The folly of ob­so­les­cence

Country Life Every Week - - Contents -

ALthough the mo­bile-phone in­dus­try has turned in­built ob­so­les­cence into an art­form, man­u­fac­tur­ers are also hav­ing a pretty good stab at mak­ing fur­ni­ture that has to be re­placed with mo­not­o­nous reg­u­lar­ity.

When those in the in­dus­try—of­ten peo­ple who see the world through the prism of a spread­sheet—refer to ‘economies of scale’, they im­ply that these are of ben­e­fit to con­sumers be­cause they cre­ate bet­ter value. In re­al­ity, they are the economies of ex­tract­ing the high­est pos­si­ble profit mar­gin from sub­stan­dard fur­ni­ture. With its flat­ter­ing im­ages, the in­ter­net has been a use­ful tool in this de­ceit, glam­ouris­ing fur­ni­ture made from poor ma­te­ri­als sta­pled to­gether in the short­est pos­si­ble time.

It wasn’t al­ways so. A young mar­ried cou­ple buy­ing a sofa in the early decades of the 20th cen­tury could rea­son­ably look for­ward to liv­ing out their dotage in its com­fort­able embrace. their descen­dants will be lucky if a mass-pro­duced sofa is still in ser­vice when they’ve fin­ished pay­ing off the in­ter­est-free credit.

on page 76, we pub­lish im­ages cre­ated by some of our ear­li­est pho­tog­ra­phers of some of the great­est English in­te­ri­ors of the past 120 years, in­clud­ing those at Dean­ery gar­den, the house that Sir Ed­win Lu­tyens de­signed for Coun­try Life’s founder Ed­ward hud­son, Nancy Lan­caster’s sa­loon at Kel­marsh hall and the breath­tak­ing Art Deco in­te­rior at Eltham when it was the home of Stephen and Vir­ginia Cour­tauld. the qual­ity that all these rooms share is a time­less­ness that they owe to the in­tegrity of their con­tents, which would look as fresh and rel­e­vant to­day as they did then.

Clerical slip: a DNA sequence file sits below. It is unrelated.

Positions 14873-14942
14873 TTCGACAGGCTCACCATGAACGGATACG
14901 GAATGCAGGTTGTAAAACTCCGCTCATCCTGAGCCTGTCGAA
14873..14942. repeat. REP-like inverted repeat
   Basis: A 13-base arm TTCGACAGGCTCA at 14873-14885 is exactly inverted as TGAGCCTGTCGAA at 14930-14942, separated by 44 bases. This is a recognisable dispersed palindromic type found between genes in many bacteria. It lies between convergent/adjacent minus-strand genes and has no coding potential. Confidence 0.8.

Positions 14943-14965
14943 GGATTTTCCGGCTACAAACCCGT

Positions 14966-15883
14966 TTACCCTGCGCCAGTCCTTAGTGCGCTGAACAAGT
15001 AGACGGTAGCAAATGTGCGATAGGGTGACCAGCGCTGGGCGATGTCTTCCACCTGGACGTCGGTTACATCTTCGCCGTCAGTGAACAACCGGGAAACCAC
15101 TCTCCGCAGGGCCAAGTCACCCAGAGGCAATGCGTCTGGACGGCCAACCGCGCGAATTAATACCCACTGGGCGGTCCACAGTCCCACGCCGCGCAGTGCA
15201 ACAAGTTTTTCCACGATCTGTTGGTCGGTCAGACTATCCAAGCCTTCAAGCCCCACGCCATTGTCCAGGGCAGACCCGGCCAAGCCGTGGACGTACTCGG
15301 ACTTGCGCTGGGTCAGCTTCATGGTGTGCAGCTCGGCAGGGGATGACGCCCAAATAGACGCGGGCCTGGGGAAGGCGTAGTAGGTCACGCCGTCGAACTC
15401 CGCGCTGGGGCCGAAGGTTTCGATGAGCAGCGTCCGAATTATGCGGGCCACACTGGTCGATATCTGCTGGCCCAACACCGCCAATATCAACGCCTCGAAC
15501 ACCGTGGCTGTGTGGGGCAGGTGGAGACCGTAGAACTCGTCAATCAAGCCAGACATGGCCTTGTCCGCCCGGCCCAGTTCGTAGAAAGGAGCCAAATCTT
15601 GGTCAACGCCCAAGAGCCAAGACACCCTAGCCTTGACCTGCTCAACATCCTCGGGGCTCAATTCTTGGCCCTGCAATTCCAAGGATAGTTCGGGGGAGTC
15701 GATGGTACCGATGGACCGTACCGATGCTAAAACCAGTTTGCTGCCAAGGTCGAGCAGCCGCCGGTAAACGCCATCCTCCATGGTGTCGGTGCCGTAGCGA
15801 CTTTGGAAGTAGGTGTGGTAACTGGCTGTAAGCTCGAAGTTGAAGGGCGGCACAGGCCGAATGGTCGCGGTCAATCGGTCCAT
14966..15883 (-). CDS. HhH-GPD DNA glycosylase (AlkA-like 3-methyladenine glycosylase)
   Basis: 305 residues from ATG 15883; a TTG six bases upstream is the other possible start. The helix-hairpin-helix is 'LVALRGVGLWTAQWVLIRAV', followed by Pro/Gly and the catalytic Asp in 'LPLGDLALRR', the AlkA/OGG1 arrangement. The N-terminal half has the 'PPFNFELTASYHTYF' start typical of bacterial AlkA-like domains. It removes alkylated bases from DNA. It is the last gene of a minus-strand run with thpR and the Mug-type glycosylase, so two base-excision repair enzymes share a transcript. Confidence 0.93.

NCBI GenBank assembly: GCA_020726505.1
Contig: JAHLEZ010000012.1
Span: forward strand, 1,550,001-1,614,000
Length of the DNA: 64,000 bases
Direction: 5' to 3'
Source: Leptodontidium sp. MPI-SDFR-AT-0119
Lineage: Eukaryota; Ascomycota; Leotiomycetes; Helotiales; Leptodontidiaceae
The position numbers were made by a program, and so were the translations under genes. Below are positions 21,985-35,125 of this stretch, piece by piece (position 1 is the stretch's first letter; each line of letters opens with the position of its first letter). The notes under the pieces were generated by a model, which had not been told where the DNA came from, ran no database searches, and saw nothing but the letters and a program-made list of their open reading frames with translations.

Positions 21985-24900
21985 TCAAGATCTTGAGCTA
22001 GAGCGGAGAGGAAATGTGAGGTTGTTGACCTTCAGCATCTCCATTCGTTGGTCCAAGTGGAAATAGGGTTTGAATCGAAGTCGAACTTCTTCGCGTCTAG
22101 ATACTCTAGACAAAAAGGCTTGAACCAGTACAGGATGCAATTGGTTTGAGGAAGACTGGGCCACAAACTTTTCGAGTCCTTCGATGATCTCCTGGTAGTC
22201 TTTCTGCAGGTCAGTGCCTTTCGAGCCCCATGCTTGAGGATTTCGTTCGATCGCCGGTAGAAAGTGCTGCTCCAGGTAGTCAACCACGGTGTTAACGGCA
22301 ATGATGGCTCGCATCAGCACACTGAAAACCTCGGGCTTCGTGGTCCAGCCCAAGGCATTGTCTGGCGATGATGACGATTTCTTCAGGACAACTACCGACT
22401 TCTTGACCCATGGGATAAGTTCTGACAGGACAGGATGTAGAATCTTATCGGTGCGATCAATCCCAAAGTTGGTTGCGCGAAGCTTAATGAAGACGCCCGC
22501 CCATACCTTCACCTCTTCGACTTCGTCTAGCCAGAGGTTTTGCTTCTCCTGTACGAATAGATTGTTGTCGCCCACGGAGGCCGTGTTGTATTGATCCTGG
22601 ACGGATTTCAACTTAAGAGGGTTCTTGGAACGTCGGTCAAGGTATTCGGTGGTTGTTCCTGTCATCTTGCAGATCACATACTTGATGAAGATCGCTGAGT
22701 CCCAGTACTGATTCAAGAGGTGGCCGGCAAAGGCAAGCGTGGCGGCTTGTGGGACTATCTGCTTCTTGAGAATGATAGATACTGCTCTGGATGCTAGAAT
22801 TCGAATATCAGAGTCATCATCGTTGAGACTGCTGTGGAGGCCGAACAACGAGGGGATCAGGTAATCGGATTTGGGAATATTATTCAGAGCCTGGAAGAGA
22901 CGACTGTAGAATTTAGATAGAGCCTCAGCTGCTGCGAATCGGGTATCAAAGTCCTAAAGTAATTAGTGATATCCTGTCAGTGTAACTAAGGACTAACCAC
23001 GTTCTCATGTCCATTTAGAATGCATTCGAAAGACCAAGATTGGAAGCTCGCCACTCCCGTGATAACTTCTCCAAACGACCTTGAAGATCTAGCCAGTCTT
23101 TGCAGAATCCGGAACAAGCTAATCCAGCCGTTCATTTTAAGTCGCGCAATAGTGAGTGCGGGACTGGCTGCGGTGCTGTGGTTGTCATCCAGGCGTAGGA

Doubt­less, a spread­sheet com­piler would worry that cre­at­ing fur­ni­ture of this type wouldn’t be able to of­fer ‘a sus­tain­able busi­ness model’, yet the cur­rent model isn’t sus­tain­able ei­ther. Mak­ing fur­ni­ture well doesn’t just cre­ate em­ploy­ment— it also gen­er­ates de­sign pos­si­bil­i­ties that mass man­u­fac­ture never can. Most im­por­tant, how­ever, is that it can be mended, pol­ished and re­uphol­stered so that it can be re­vived rather than re­placed.

In 1905, Lu­tyens de­signed the chairs for the Coun­try Life of­fices in Covent gar­den. Now, 112 years later, we con­tinue to use them on a daily ba­sis. Scuffed by years of sup­port­ing suc­ces­sive gen­er­a­tions of ed­i­to­rial staff, they are still per­fectly ser­vice­able. As a spread­sheet com­piler might say, that’s a pretty good re­turn on in­vest­ment.

‘They share a time­less­ness that they owe to the in­tegrity of their con­tents

Pine­hurst II, Pine­hurst Road, Farn­bor­ough Busi­ness Park, Farn­bor­ough, Hamp­shire GU14 7BF Tele­phone 01252 555072 www.coun­

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